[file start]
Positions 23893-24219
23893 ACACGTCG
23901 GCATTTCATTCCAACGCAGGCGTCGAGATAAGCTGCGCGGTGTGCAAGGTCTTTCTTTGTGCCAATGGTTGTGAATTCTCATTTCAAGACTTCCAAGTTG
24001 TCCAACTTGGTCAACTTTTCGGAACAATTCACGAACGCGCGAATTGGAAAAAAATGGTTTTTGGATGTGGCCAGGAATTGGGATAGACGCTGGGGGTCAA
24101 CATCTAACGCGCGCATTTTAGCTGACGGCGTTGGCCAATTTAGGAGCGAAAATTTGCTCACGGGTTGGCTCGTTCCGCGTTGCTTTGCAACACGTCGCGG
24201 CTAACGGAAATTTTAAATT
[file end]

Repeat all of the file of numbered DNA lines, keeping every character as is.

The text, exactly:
Positions 23893-24219
23893 ACACGTCG
23901 GCATTTCATTCCAACGCAGGCGTCGAGATAAGCTGCGCGGTGTGCAAGGTCTTTCTTTGTGCCAATGGTTGTGAATTCTCATTTCAAGACTTCCAAGTTG
24001 TCCAACTTGGTCAACTTTTCGGAACAATTCACGAACGCGCGAATTGGAAAAAAATGGTTTTTGGATGTGGCCAGGAATTGGGATAGACGCTGGGGGTCAA
24101 CATCTAACGCGCGCATTTTAGCTGACGGCGTTGGCCAATTTAGGAGCGAAAATTTGCTCACGGGTTGGCTCGTTCCGCGTTGCTTTGCAACACGTCGCGG
24201 CTAACGGAAATTTTAAATT